If you’re looking for a career with freedom, flexibility, job security and tons of benefits then becoming a truck driver might be for you. As demands for goods increase, more truck drivers are needed to keep supply chains moving. According to the U.S. Bureau of Labor Statistics, job growth for truck drivers are expected to increase by 5% by 2028. That provides a great opportunity for those wanting to make a career out of truck driving.
While truck driving can be difficult at times, it can also be a very rewarding career. It provides drivers with the opportunity to travel across the U.S., while making a living.
Still interested in joining the trucking industry? Check out some of the requirements below for becoming a truck driver.
Although a college degree is not required it could lead to a rewarding, successful career in the trucking industry. Many trucking companies are now starting to require drivers to have a highschool diploma or GED. A certificate of completion from an accredited truck driving school would be very helpful in the hiring process, but it is not a requirement. Obtaining a commercial driving license (CDL), however, is a requirement. In certain states, a CDL can only be issued by completing a truck driving and safety course. Be sure to check out state CDL requirements. In addition to the CDL requirement, some employers may require certain specific certifications such as, special license endorsements, air brakes endorsements or HAZMAT.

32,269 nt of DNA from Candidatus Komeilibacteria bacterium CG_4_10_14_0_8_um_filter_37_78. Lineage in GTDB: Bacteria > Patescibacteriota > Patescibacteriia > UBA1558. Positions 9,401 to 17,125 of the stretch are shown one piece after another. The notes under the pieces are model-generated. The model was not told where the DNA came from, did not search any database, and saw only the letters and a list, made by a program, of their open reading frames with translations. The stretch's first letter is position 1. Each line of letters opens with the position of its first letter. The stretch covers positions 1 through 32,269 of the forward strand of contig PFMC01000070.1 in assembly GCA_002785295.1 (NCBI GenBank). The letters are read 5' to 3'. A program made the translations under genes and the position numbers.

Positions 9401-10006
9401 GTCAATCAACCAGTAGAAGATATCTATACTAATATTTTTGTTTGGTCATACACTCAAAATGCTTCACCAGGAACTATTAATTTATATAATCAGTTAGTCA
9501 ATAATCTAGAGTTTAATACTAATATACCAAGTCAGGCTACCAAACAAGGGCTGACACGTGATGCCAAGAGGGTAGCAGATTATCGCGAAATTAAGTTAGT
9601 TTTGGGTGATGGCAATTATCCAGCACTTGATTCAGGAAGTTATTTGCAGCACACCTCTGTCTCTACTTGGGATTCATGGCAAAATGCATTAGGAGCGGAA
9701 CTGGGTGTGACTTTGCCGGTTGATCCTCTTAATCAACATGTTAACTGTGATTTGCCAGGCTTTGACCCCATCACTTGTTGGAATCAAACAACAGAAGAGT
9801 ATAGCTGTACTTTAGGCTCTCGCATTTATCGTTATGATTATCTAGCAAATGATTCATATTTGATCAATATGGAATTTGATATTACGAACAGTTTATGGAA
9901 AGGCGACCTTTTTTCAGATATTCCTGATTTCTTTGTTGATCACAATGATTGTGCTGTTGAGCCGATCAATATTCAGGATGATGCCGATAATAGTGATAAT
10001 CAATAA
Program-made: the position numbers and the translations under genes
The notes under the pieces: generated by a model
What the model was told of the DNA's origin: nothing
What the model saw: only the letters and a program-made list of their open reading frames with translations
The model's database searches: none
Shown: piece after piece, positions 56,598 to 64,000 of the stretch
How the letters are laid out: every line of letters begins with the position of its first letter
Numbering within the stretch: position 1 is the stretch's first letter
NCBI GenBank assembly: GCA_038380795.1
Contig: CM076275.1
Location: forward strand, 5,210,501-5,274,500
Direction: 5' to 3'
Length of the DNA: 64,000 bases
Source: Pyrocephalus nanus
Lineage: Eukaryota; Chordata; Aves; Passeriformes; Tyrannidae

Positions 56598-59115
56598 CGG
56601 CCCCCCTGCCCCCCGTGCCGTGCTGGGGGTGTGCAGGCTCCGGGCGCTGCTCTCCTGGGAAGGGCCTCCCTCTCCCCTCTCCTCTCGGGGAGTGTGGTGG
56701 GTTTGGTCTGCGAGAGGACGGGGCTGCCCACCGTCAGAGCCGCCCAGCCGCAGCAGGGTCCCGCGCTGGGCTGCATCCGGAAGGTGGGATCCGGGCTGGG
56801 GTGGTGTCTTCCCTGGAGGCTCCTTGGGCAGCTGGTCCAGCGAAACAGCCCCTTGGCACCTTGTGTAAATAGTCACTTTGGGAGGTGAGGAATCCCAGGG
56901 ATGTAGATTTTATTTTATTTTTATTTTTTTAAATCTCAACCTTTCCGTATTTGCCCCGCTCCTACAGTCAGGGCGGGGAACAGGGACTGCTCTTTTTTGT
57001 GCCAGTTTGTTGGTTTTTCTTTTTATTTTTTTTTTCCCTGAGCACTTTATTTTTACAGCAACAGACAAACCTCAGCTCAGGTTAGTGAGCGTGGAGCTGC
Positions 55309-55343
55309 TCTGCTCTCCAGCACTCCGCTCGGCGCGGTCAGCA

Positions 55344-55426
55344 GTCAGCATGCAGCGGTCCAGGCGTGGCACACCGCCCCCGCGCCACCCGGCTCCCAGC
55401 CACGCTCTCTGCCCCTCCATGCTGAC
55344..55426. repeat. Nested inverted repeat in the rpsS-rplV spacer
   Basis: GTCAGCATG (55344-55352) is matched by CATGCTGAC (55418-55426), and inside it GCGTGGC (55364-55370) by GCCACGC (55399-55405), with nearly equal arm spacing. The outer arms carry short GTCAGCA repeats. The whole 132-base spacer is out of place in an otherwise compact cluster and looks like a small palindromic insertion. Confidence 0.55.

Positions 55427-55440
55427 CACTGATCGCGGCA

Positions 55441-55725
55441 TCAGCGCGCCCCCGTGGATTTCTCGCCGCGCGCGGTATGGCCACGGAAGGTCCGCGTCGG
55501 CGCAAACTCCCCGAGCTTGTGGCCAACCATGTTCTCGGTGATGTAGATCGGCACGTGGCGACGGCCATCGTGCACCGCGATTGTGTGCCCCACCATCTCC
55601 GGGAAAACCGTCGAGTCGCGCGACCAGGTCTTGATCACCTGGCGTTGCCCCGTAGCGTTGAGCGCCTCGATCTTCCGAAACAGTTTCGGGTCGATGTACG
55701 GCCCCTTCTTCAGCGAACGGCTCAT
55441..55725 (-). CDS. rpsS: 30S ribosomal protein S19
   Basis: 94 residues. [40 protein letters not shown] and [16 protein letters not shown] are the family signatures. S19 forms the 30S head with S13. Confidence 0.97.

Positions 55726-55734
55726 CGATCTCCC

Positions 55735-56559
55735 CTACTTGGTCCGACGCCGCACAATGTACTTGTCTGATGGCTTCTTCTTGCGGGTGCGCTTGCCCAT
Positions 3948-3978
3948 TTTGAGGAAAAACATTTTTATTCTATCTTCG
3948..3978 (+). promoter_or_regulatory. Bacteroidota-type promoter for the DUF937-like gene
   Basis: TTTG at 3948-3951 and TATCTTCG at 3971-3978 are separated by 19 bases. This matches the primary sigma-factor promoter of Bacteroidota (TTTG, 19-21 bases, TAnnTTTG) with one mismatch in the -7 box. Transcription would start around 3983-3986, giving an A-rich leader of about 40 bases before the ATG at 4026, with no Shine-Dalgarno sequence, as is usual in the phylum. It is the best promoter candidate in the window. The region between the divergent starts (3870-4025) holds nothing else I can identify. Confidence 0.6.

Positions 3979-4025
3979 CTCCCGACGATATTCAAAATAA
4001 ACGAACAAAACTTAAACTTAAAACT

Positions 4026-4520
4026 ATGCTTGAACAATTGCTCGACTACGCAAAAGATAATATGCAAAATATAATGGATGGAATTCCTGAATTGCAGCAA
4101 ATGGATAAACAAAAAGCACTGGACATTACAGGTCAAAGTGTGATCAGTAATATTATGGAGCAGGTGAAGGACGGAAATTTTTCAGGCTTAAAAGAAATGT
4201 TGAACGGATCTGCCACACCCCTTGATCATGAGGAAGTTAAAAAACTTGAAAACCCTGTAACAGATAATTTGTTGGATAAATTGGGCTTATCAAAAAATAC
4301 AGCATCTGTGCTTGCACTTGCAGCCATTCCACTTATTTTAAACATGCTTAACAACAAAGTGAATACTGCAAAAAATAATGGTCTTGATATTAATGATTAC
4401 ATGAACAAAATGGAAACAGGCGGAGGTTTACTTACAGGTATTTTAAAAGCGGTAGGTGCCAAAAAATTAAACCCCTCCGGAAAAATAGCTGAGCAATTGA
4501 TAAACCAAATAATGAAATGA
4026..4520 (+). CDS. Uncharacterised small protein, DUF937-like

The minimum age requirement to obtain a CDL is 18, but if you are under the age of 21, you can only drive within state lines. The majority of trucking companies have a minimum hiring age of 21 years old.
You will need to provide a 10 year driving record for every state you lived in. Clean driving records are strict requirements for truck drivers. In fact, most trucking companies will conduct a background check to see if your criminal record is clean and free of any major charges that would interfere with your job. You cannot qualify for a CDL if your driver’s license has been suspended or revoked in any state.
There are certain medical and physical requirements a truck driver must meet in order to pass the DOT physical exam. All exams are conducted by a medical examiner approved by the Federal Motor Carrier Safety Administration. Be prepared for the exam to test your vision, blood pressure, hearing, color distinction, and cardiovascular health. It also tests to see if you are able to endure sitting for long periods of time.